Glam. Is that what we are trying to do in Denver? Emulating Las Vegas is the last thing this place should be trying to do. Vegas is the Disneyland of the Desert, it has to make it up as it goes. Denver should not follow suit. We have a history here; beautiful inner-city neighborhoods. Yet the move continues to start from scratch in every decommissioned piece of land that becomes available. I know, people want to be close to the city, but don't want the hassle of an older home.
This attitude is infectious and it is reflected in the restaurant scene in Denver. Take for instance Watercourse Foods, a great place to find imaginative vegan and vegetarian cooking. You know what? I hate their new place. My "deep-fry spy" agreed, saying simply "its lost its soul". Now, I don't pretend to know all the details of why they moved, but here's my "consumer POV": the old place on 13th felt right, the new place on 17th feels like a high-school cafeteria staffed with look-alikes. The new Watercourse inhabits a new building with all the bells-and-whistles, I'm sure it is more convenient and easier to maintain than the old store front on 13th. For a little perspective, head over to City o'City, the coffee shop/bar that Watercourse put into their old space and feel the vibe of this place. Unbelieveable! It appears that the Watercourse sprite refused to leave the building! It is attached to their rough edges and chipped walls. I love it!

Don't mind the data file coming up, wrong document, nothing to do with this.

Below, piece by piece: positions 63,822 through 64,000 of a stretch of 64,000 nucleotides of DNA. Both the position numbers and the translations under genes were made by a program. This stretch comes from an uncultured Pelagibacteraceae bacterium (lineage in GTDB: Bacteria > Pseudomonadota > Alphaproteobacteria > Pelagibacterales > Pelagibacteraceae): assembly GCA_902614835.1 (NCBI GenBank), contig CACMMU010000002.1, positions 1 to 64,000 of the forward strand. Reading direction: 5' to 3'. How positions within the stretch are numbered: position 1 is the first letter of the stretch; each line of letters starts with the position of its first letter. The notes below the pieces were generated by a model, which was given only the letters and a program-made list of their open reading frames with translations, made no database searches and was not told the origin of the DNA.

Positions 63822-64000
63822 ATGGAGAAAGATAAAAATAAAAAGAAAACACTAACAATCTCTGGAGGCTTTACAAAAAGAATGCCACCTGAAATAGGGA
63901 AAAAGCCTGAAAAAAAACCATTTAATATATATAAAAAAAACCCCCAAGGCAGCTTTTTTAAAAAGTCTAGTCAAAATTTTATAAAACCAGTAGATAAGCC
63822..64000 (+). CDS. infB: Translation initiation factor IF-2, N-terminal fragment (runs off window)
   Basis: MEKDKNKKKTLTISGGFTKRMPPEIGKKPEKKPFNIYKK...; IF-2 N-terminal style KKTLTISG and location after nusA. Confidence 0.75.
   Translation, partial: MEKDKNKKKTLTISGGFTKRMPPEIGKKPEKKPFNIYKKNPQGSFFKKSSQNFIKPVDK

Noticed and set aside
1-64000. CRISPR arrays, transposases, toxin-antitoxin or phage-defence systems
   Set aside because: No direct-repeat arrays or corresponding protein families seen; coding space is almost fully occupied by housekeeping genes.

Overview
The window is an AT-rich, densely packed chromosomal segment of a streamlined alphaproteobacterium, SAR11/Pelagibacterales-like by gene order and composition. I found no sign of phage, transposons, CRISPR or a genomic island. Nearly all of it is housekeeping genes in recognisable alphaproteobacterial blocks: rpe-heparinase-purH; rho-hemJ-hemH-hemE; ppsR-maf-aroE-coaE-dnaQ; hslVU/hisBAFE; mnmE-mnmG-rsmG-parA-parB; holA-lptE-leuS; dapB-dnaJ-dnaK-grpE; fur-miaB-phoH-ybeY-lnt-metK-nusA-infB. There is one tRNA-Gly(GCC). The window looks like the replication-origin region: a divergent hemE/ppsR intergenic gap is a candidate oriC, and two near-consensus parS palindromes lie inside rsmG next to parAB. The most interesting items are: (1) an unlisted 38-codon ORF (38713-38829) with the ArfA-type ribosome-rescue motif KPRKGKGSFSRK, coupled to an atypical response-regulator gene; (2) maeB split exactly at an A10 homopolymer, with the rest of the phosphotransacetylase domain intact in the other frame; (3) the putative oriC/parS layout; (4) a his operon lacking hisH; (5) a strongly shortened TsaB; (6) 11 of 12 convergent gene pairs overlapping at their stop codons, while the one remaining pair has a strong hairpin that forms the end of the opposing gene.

Yesterday's New York Times article brought home the point to me in a poignant way. Portland, my old stomping grounds, is still pointing the way forward in using it's old neighborhoods as they were meant. Restaurants and markets continue to open up in old store-fronts. Think South Pearl and Highland, but multipled by 10, in a city maybe 3/4 the size of Denver. Do you kids like Marczyk's on 17th? Yet we continue to cheer at the inexorable spread of shiny new Whole Foods? Lip service to seasonal, organic, local?
Denver has such potential and I so want to see it succeed. No, I'm not talking about all that open land in Stapleton or the Platte Valley. However creative the architecture, it all feels so contrived. Just think of all the beautiful old neighborhoods in your part of town. Areas that were the nuclei of little communities, all linked by street cars. Each with their own school, grocery, deli, cleaners. Sure we live in a mondern world with different realities but some cities are taking the best of the past and showing us the beauty of local food and community.
Who in Denver is keeping it real? Tune in next time. . . .